New parking plan to be considered for La Jolla


After a year of consideration, a local board has created a draft parking plan for La Jolla that proposes a system of paid on-street parking in high-demand areas such as the Village and a residential permit program for some neighborhoods.

The proposed parking management plan approved by the La Jolla Community Parking District Advisory Board on March 1 is a draft plan that will now be taken to various community groups for discussion and possible revision. The draft comes after more than a year of monthly meetings by the board, which visited other beach communities with high parking demand and consulted with urban planning experts before creating the draft.

The draft plan lists creating a 10 to 15 percent availability of parking in commercial, beach and other high-demand areas as its first objective. It proposes achieving that availability by installing a system of paid on-street parking with rates and hours of enforcement that would be adjusted to achieve the desired availability.

“The objective is to charge the lowest amount possible,” board member Mark Evans said. “If you could get 15 percent vacancy by charging between $1 and $10, you want to charge $1.”

The proposal also calls for allowing La Jolla residents and visitors to purchase a community parking pass that would enable them to park without additional cost but subject to the posted time limit. The cost of the pass would be set to reflect a discount from posted rates, according to the draft proposal.

The draft plan also lists as one of its objectives protecting the residential areas that may be affected by paid on-street parking in nearby areas. In order to prevent certain residential streets from being used for all-day parking by non-residents, some neighborhoods would be subject to parking time limits. Residents of the affected streets could purchase up to two residential parking permits to exempt them from the time limits, and guest permits would also be available.

Some of the elements of the proposal represented a severe change in thinking for some members of the board, which is comprised of representatives of the La Jolla Community Planning Association, La Jolla Town Council, La Jolla Shores Association and Promote La Jolla. Several board members said they were staunch opponents of paid on-street parking when the board first met last February. Some board members pointed to a presentation by UCLA professor Donald Shoup, an expert on urban planning, as a major turning point in their thinking on the subject.

“Shoup changed my mind on this,” board member Ray Weiss said. “If it wasn’t for him, I’d be dead-set against this.”

The board felt so compelled to explain their thinking, they decided to include a reference to Shoup’s book, “The High Cost of Free Parking,” at the end of the draft parking management plan.

The plan will now be taken to each of the represented community groups for comment and possible revision.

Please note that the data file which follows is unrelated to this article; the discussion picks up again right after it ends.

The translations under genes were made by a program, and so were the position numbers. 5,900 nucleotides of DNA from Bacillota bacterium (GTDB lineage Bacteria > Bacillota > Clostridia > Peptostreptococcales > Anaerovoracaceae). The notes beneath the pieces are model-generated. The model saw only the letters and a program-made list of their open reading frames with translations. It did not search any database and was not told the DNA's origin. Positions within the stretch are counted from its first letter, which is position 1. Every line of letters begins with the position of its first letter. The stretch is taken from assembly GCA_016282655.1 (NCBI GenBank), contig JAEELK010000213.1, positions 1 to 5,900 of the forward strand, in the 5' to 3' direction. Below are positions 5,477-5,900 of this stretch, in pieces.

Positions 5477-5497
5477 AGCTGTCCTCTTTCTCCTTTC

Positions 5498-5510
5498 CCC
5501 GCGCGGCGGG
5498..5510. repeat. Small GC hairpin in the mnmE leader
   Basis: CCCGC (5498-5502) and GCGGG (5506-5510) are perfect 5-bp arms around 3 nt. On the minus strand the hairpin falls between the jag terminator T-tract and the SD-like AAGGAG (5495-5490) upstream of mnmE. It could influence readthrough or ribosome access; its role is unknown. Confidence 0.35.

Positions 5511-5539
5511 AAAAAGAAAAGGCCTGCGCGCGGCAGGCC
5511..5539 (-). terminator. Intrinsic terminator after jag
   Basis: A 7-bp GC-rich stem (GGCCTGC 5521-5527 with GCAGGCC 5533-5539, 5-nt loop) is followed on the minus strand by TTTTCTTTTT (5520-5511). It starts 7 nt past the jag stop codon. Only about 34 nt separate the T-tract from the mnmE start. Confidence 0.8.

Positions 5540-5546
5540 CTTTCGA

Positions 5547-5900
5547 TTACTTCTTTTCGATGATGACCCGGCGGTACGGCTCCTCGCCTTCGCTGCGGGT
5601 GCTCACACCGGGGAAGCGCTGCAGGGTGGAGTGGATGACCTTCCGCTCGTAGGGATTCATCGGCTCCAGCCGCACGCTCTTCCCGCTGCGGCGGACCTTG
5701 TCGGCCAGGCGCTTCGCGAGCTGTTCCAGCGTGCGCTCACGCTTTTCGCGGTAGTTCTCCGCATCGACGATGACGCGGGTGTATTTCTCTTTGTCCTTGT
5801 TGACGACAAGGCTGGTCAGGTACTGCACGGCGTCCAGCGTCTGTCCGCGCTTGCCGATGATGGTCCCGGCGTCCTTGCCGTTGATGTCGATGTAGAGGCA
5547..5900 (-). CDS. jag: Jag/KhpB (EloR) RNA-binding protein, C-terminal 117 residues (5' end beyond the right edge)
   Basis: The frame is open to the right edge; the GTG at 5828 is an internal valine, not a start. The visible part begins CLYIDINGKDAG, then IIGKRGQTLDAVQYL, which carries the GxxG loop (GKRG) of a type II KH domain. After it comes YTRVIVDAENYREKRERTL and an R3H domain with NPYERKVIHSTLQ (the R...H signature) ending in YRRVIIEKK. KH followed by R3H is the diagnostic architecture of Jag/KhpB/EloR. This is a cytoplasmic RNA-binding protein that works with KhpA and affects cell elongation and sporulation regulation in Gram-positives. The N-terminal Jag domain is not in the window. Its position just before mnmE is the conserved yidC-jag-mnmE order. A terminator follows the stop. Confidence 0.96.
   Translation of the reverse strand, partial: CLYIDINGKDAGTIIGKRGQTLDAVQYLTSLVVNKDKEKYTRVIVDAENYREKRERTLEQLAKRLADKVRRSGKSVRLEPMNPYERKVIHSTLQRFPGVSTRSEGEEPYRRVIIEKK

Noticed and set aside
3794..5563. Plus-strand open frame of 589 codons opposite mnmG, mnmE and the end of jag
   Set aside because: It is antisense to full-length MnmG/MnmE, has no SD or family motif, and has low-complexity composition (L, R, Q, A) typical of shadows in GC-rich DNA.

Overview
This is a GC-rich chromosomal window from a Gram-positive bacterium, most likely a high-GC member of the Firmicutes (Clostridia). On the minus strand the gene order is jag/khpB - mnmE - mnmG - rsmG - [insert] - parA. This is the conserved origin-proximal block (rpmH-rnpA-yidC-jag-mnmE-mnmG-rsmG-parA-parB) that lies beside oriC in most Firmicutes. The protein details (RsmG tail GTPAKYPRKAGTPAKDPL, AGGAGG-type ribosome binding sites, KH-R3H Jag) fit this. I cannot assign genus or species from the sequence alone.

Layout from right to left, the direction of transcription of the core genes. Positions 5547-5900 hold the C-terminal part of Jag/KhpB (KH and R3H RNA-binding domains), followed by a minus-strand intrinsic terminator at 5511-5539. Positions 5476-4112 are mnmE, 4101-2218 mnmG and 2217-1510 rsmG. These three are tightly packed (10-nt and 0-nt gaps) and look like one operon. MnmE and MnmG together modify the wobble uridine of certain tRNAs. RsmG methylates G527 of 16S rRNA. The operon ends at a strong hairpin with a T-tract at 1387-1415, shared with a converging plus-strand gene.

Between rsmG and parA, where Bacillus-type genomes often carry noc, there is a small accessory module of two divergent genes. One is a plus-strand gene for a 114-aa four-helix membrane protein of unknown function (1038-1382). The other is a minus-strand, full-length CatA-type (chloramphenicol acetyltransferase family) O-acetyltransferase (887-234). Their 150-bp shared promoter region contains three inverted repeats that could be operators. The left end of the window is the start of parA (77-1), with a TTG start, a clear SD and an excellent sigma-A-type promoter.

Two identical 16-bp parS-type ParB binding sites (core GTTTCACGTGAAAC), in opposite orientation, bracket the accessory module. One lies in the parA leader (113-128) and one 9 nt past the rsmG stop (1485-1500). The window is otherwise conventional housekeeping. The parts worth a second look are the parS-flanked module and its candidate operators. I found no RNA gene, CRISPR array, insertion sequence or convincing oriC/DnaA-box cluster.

“Nothing that’s here is cast in concrete,” board member Martin Mosier said. “If we don’t have a starting point, there’s nothing for the community to comment on.”

The parking district advisory board was also compelled to create the draft plan by the city’s ongoing budget process. The city will release its budget in July, and Mosier said it will likely contain proposals for paid on-street parking in several communities.

“We’re trying to get ahead of the curve and get some input into their decision-making,” Mosier said.

As part of the City Council policy that created the parking district in 2005, the La Jolla Community Parking District can also ask that parking revenue generated in La Jolla stay in the community. One concerned resident who appeard at the March 1 meeting was told that revenues from a residential permit plan could be used to improve sidewalks and street lights in her neighborhood.

“The money stays in the neighborhood,” Weiss said.

The draft parking management plan also proposes using revenue generated by paid on-street parking to pay for global positioning systems that will make enforcement much more efficient, improved signage, an expansion of a subsidized bus-pass program, and a possible shuttle program into commercial and beach areas to promote mass transit and remote parking.

Promote La Jolla’s Tiffany Sherer said revenue could also be used to hire additional staff to improve the city’s enforcement of parking rules.

The draft plan could be revised according to community input. If implemented, on-street parking rates and permit costs could also be revised. The parking advisory board is required by council policy to report on its district and suggest revisions to its parking plan every year. Community Planning Association representative Marty McGee asked that periodical review and adjustment of the plan be listed as one of its objectives.